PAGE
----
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234                                     Jack Fritscher, Ph.D.
            Masculinity: The Representation of John Paul Pitoc’s Body in Trick” in
            Paragraph , 26:1-2, March/July, 232-245.

            II.  The essay as published at the Queer Keywords Conference,
               “The(e)ories: Advanced Seminars for Queer Research” Series,
               University College of Dublin, Ireland, April 2005, which
               invited “the coiners of various homo-words to reflect on their
               neologisms, their cultural and societal significance, origins,
               contexts, political agendas, and so forth.”

                  Framing Keywords of Queer Popular Culture

            Part I.  Introduction: The Mise en Scene of Pop Culture
            Part II.  Apologia Pro Vita Sua (Sort a’)

                       “Good authors who once knew better words
                       now only use four-letter words writing prose.”
                         — Cole Porter, “Anything Goes” (1934)

            Part I.  Introduction:
            The Mise en Scene of Pop Culture, the 1960s, and
            Keystones in the Arch of the Stonewall;
            A Survey of One Writer’s Linguistic Journey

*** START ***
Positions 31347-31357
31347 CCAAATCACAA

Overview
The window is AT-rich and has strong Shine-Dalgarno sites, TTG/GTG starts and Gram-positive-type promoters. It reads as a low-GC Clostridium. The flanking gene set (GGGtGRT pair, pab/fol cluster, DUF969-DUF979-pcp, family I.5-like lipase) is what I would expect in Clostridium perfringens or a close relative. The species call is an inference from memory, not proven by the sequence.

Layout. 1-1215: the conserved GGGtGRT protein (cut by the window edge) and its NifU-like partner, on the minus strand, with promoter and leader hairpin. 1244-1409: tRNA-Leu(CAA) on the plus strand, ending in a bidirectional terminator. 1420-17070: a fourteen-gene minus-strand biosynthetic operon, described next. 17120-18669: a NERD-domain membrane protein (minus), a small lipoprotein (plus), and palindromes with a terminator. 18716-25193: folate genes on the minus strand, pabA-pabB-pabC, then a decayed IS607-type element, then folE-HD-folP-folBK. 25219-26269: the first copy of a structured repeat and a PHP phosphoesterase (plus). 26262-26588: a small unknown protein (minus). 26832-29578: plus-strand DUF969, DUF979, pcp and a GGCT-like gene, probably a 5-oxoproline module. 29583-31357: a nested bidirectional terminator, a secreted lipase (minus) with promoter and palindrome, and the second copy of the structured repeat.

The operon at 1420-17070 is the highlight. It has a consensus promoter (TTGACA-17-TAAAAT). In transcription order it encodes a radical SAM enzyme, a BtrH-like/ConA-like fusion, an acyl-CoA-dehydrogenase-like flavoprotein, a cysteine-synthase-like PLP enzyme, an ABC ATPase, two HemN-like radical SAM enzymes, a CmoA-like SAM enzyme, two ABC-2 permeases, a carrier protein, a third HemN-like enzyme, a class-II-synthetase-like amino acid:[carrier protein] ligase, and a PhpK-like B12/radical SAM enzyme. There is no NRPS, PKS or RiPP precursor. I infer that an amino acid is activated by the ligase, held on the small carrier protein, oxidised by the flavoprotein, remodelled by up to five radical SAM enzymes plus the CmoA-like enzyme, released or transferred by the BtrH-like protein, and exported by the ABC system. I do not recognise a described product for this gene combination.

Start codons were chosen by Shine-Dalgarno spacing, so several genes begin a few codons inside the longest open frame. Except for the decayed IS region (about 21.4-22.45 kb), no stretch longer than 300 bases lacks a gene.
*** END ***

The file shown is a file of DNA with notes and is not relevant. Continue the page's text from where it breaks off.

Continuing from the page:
through the Grotesque Odds of Publishing
            up to the Post-Factual Age of Bush

                In London, on May 14, 1969, in a very cruisy movie theater in
             Piccadilly Circus, I asked a very hot sailor, “Are you ‘top’ or ‘bottom’?”
                     And he said, “You Americans. You label everything.”

                 In or around Stonewall, June 28, 1969, gay character changed.

            “In or around December 1910,” Virginia Woolf famously wrote in 1924,
            “human character changed.” The Bloomsbury Group re-keyed itself. In
            1926, Ernest Hemingway’s protagonist Jake Barnes in The Sun Also Rises
            virtually pukes in chapter three while Lady Brett Ashley parties with a
            festive group of Parisian gay men that Barnes — rendered speechless with
            Hemingway’s homophobia — cannot name with a noun but can only refer

          ©Jack Fritscher, Ph.D., All Rights Reserved—posted 05-05-2017
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